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The Application of the Human-Biometric Sensor Interaction Method to Automated Border Control Systems

Robertson, Joshua (2017) The Application of the Human-Biometric Sensor Interaction Method to Automated Border Control Systems. Doctor of Philosophy (PhD) thesis, University of Kent,. (KAR id:66822)

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Abstract

Biometrics components are used in many different systems and technologies to verify that the user is whom they say they are. In Automated Border Control systems, biometrics components used in conjunction with a traveller's documents to make sure the user is whom they say they are so that they can cross into a countries borders. The systems are expected to verify the identity with a higher degree than officers who manually check travellers.

While the system does bring its benefits through increased speed and higher security, there are drawbacks. One of the main issues with the systems is a lack of standardisation across implementations. Passing through an automated process at Heathrow may be different to Hong Kong. The infrastructure, information, environment and guidance given during the transaction will all greatly differ for the user. Furthermore, the individual components and subsequent processing will be evaluated using a different methodology too.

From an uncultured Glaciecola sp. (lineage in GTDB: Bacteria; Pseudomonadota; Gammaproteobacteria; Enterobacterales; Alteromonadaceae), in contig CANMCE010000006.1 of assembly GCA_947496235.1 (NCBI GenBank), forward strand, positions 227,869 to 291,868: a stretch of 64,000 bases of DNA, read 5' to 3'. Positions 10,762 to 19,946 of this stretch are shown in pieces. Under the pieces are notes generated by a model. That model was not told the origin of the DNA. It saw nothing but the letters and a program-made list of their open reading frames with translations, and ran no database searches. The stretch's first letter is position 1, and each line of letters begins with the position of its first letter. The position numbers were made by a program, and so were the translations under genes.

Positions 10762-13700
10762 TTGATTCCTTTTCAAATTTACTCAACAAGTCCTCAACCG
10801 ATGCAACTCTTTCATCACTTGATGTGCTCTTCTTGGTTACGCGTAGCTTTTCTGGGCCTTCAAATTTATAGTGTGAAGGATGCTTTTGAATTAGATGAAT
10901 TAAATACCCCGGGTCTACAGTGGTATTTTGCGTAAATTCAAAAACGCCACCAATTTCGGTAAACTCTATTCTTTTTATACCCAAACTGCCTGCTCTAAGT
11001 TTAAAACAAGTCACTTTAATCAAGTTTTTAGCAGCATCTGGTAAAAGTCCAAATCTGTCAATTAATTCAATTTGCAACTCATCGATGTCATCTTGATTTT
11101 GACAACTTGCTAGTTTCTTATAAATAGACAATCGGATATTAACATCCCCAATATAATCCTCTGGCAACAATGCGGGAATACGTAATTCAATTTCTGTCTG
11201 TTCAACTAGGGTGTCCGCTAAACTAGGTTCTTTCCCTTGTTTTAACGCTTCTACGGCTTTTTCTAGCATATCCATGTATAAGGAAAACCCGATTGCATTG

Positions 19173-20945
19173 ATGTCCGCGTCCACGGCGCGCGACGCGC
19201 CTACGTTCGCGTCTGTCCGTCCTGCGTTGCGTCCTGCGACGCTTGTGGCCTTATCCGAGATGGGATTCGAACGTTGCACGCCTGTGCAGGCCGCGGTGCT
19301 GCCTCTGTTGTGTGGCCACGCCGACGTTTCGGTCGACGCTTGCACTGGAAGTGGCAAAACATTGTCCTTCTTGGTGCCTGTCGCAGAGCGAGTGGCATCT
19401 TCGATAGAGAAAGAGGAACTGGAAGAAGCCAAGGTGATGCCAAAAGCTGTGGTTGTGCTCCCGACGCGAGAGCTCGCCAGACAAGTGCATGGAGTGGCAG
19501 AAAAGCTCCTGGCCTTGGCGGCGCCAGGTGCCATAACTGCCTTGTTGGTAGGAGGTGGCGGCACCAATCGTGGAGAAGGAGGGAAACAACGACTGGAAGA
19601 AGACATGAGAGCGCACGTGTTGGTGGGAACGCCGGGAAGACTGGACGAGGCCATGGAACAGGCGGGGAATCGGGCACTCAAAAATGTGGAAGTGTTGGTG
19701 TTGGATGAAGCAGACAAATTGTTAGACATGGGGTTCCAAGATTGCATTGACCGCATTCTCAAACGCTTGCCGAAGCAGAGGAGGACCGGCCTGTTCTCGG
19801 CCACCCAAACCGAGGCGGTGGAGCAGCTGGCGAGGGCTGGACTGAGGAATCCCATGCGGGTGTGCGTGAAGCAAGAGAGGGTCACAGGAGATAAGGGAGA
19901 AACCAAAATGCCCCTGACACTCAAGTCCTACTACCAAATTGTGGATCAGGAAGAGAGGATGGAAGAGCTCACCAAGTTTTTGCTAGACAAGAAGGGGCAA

This thesis reports on the contrasts between implementations, looking at solutions which utilise different biometric modalities and travel documents. Several models are devised to establish a process map which can be applied to all systems. Investigating further, a framework is described for a novel assessment method to evaluate the performance of a system. An RGB-D sensor is implemented, to track and locate the user within an interactive environment. By doing so, the user's interaction is assessed in real-time. Studies then report on the effectiveness of the solution within a replicated border control scenario. Several relationships are studied to improve the technologies used within the scenario. Successful implementation of the automated assessment method may improve the user's experience with systems, improving information and guidance, increasing the likelihood of successful interaction while maintaining a high level of security and quicker processing times.

Item Type: Thesis (Doctor of Philosophy (PhD))
Thesis advisor: Guest, Richard
Uncontrolled keywords: Biometrics, Usability, User Interaction, Performance Assessment, HBSI, RGB-D, Kinect
Divisions: Divisions > Division of Computing, Engineering and Mathematical Sciences > School of Engineering and Digital Arts
SWORD Depositor: System Moodle
Depositing User: System Moodle
Date Deposited: 23 Apr 2018 15:10 UTC
Last Modified: 16 Feb 2021 13:54 UTC
Resource URI: https://kar.kent.ac.uk/id/eprint/66822 (The current URI for this page, for reference purposes)
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